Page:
Self Assessment Reflection Paper

Self- Assessment

Part I: Strength Finder

Based on the characteristics identified from the strength finder test, I believe that the results obtained match my personal traits to a great extent. The most prevalent quality from the strengths identified is consistency. I believe I tend to treat people equally because I avoid judging others prematurely. Therefore, everyone, regardless of his status in life should be treated equally because such statuses change. For instance, one who is wealthy may one day be in a disadvantaged position. At the same time, I also believe that I am a harmonious individual because I am often a peace maker between conflicting people. I think that those with whom I have interacted would give the same feedback about me if I desire to review feedbacks from people around me. Moreover, I also believe that I have inclusive tendencies because I tend to look out for those who consider themselves or are considered by others to be outliers in groups, and I reach out to them more often than other people would.

While most of the qualities define being in precision, I do not perceive myself to be too competitive or disciplined. While I desire and strive to be the best in everything I do, I always recognize that no one can be the best at everything because people have different talents and capabilities. Because of this, I often aim to do the best I can and let fate place me in the most favorable position. This implies that I put all my efforts, mind and heart in anything I have the opportunity of doing. I practice excellence in applying my abilities without directly competing with others. In general, my sole drive is never to be better than others but to affirm that everything was done so to reach my personal achieve my personal goals. In terms of discipline, I feel that I am always bored by routine. Although I always want to do things within the confines of logic, rationality and reasonableness, I desire change and a dynamic lifestyle. This at times makes me digress from the disciplinarian tendencies.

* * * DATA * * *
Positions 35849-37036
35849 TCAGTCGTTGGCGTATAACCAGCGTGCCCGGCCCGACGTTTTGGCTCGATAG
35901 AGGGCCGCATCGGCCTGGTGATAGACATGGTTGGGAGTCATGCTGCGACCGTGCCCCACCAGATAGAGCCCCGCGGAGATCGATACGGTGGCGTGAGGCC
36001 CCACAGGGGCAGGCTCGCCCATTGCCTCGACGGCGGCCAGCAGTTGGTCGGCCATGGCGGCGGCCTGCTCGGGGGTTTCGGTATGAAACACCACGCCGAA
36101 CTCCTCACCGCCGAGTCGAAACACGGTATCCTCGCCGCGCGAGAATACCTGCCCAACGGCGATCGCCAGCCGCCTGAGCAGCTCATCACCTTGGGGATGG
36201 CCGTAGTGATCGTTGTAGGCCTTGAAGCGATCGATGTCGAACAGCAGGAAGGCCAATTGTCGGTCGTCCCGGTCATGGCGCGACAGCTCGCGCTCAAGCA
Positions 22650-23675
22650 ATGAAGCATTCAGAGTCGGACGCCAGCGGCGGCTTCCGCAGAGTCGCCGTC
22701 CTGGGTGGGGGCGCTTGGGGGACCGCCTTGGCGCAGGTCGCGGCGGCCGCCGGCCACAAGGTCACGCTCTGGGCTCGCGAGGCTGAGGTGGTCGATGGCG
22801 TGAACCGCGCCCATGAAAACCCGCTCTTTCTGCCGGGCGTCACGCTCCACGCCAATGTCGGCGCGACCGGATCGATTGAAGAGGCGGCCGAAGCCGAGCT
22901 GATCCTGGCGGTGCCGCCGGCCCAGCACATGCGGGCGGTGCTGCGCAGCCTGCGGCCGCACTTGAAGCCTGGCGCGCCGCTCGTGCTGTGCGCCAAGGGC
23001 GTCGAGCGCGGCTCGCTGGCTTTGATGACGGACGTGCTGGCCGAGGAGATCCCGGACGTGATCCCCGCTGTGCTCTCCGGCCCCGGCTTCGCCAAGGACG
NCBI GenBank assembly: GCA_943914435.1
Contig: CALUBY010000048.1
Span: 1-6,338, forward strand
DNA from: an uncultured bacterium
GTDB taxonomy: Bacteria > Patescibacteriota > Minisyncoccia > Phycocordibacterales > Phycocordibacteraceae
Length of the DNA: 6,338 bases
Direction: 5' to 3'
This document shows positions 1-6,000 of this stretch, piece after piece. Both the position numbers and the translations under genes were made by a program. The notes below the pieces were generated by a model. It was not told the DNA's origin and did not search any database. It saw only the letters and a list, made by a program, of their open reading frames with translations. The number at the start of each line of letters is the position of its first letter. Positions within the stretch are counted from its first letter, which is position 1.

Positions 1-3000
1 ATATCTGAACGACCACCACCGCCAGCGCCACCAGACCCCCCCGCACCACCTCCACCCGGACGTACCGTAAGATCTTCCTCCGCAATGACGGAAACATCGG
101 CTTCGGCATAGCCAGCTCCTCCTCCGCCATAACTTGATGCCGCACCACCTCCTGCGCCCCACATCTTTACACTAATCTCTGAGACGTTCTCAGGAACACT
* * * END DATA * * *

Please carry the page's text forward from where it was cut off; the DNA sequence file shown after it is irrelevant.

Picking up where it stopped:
Based on my self-perception, I believe that the results could have indicated a slightly different hierarchy. For instance, I am surprised that the results indicated that I am more disciplined and competitive than I am an includer. It may be because the test was taken last year and, I believe, since then, there have been various changes in terms of values and beliefs. I, therefore, believe that were the results to be obtained for my present days, they would have been slightly different. I also think that just like Roberts and others recommend getting feedback from others, compiling that my list of strengths would have been done more accurately based on the feedback received from others (76- 77). This is because the reports given by the test are dependent on my personal information and I may not know myself as much as those who interact with me. However, I also believe that the results depicting my strengths would help me to pursue my life goals and represent my desires in the short and long term perspectives. I think that my level of discipline and competitiveness would lead me to achieve my goals. I, thus, believe that besides being a more or less true reflection of my profile, the test also indicates the exact qualities that I aspire to be vital for the arrangement of the strengths.

Part II: Self Assessments